Cancer has long been one of the leading causes of death in the U.S. But according to new research, the last decade has seen "unprecedented progress" – and now, more people than ever before in the nation are surviving the disease.
Cancer is the No. 2 cause of death in the country, killing an estimated 602,350 people in 2020, according to the Centers for Disease Control and Prevention. But the annual report from the American Association for Cancer Research found that the U.S. cancer death rate has declined by 32% from 1991 to 2019 – a decrease that the group says saved 3.5 million lives.
"The U.S. cancer death rate is steadily declining, and more people than ever before are living longer and fuller lives after a cancer diagnosis," the report says. Researchers noted that the number of cancer survivors has increased by more than a million just in the past year, and that from 2016 to 2019, the rate of people surviving cancer has only accelerated.
"In fact, the number of children and adults living with a history of cancer exceeded a record 18 million in January 2022," the report says.
Researchers said the reason for this is because of "remarkable advances" in medical research and cancer prevention, detection, diagnosis and treatment. Between August 1, 2021 and July 31, 2022, for example, the Food and Drug Administration approved eight new anticancer therapeutics, 10 already approved therapeutics for use for new cancer types and two new diagnostic imaging agents.
"We have now a revolution in immune therapies. And when you put that together with the combination of targeted therapies, chemo and radiation therapy, we now have patients that would have died within two years of a diagnosis living 15, 20, 25, 30 years, essentially cured of their malignancies," AACR President Lisa Coussens said.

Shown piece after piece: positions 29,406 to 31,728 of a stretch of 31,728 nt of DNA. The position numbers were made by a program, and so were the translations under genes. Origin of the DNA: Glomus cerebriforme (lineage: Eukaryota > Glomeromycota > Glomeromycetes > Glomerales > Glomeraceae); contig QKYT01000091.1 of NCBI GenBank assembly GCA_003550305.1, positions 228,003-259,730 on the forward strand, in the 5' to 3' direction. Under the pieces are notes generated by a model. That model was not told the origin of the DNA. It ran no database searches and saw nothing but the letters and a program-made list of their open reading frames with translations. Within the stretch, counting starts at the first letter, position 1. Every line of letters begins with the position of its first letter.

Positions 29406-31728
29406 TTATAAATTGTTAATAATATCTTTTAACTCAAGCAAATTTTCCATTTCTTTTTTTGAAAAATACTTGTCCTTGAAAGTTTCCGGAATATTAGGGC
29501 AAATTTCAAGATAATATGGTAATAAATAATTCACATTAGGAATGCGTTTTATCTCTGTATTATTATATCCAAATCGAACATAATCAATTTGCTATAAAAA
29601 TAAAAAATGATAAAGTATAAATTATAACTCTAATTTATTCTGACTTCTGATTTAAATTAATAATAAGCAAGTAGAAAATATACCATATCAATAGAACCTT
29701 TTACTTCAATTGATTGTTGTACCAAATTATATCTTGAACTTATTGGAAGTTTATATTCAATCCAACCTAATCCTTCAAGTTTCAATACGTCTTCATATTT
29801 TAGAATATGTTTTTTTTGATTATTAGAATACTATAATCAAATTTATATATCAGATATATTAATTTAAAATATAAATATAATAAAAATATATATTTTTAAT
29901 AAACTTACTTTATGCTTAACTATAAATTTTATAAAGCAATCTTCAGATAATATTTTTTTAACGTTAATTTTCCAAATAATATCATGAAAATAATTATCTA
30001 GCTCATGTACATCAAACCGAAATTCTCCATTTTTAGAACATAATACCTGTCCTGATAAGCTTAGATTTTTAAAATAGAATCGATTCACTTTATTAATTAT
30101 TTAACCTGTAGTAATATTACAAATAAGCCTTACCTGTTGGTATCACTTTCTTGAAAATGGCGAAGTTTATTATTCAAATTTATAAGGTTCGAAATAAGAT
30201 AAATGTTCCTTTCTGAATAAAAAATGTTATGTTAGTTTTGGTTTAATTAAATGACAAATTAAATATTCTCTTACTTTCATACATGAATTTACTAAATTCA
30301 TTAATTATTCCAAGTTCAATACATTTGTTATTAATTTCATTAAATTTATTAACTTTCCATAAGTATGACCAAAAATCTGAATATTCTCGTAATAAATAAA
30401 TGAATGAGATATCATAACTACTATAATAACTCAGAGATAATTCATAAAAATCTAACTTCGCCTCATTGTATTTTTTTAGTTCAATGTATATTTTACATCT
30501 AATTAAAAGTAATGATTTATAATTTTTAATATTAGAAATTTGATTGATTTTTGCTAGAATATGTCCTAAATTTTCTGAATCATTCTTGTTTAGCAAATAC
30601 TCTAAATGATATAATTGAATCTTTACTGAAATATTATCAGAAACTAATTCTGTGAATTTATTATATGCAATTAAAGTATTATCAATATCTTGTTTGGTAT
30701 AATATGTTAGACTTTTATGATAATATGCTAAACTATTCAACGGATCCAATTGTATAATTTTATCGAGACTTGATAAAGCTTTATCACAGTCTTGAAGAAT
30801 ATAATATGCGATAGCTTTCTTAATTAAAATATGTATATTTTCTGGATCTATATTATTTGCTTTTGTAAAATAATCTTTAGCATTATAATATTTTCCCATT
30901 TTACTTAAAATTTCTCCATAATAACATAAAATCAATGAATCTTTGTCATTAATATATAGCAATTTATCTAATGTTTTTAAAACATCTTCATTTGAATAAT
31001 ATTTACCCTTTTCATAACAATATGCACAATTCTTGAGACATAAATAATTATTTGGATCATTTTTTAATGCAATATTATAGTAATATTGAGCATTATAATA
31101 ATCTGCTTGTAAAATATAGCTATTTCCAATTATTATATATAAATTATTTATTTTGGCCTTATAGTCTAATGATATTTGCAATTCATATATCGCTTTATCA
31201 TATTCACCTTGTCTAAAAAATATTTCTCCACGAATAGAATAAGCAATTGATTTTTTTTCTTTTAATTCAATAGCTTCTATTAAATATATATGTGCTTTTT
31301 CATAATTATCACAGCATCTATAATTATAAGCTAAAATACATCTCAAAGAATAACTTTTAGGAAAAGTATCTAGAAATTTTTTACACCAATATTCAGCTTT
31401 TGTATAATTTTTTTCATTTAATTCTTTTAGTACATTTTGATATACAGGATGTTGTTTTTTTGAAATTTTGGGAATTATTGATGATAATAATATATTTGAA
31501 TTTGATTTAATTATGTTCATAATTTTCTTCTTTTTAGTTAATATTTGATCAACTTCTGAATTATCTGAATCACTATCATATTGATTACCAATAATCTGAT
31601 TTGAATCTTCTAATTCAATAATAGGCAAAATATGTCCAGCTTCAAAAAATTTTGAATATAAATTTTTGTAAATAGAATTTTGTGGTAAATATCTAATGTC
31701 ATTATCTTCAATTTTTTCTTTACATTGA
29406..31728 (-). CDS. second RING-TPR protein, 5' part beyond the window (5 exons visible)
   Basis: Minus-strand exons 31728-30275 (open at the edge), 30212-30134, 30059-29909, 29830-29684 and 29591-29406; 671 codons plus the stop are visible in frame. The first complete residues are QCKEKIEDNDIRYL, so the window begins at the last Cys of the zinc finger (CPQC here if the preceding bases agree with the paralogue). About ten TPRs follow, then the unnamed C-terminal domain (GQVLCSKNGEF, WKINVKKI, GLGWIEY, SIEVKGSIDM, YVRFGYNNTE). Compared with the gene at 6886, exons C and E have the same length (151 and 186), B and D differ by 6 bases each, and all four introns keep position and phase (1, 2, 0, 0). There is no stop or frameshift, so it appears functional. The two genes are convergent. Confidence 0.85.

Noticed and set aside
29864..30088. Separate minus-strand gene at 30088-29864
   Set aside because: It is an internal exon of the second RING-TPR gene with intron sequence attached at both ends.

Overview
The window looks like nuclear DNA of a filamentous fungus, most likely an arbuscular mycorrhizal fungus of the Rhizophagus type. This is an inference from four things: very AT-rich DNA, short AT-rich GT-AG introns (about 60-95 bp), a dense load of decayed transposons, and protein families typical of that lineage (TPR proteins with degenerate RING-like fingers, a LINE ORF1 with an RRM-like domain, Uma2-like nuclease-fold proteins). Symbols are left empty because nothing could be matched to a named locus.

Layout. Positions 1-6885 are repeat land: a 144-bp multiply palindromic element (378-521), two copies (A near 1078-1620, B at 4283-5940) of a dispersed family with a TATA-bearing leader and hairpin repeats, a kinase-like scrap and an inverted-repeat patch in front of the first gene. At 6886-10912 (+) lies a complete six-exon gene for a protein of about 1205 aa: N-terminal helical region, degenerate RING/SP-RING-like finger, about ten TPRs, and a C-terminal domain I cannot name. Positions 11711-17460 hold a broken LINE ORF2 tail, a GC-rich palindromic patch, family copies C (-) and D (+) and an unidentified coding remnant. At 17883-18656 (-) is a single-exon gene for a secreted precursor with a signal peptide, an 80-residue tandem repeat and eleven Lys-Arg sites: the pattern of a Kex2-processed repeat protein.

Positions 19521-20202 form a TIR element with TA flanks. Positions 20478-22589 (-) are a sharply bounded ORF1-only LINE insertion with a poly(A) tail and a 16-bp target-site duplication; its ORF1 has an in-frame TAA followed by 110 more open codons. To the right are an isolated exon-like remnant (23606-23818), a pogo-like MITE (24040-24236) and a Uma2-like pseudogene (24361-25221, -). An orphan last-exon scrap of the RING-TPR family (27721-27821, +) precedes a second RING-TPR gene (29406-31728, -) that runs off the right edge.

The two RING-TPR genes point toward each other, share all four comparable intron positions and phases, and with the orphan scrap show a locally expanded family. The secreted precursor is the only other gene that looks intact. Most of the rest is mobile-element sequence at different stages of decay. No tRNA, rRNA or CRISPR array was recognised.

However, this progress is not equal, and many populations "continue to shoulder a disproportionate burden of cancer," the report says.
Black populations have historically been disproportionately impacted by cancer and other health disparities. In the '90s, the association noted, cancer death rates were 33% higher for those who are Black than those who are White. That disparity has declined, but in 2019, Black populations continued to see disproportionate death rates.
Gastric cancer is also nearly twice as high among those who are American Indian, Alaska Native, Asian Black or Hispanic compared to those who are White and non-Hispanic. And Native Hawaiian and other Pacific Islanders are 38% more likely to have advanced head and neck cancer and 18% more likely to die compared to those who are non-Hispanic white.
The disparities extend beyond race.
Gay men are 4% more likely than those who are heterosexual to report a lifetime cancer diagnosis; rural county residents are 34% more likely to die from lung cancer than those in urban areas and people with low education and income levels are more likely to be diagnosed with advanced lung cancer, the report found.
These disparities are caused by a list of factors, including access to health insurance, location, systemic racism, structural inequities and a lack of health care workforce diversity, the report says.
These numbers, as well as other issues – such as the widespread use of e-cigarettes and restrictive abortion care rights – threaten the progress of cancer survivability in the country, researchers said. This year, the organization is still expecting that more than half a million people will die from cancer.
To prevent a step backward, the organization is asking for bipartisan support in prioritizing medical research, as well as increasing budgets for the National Institutes of Health and National Cancer Institute to be increased by $4.1 billion and $853 million, respectively.
"Ensuring that medical research remains a high priority for our nation's policy makers is vital if we are to maintain the momentum in advances against cancer," Margaret Foti, chief executive officer of AACR said, "especially as we recover from the devastating impact of COVID-19 on cancer research and patient care."
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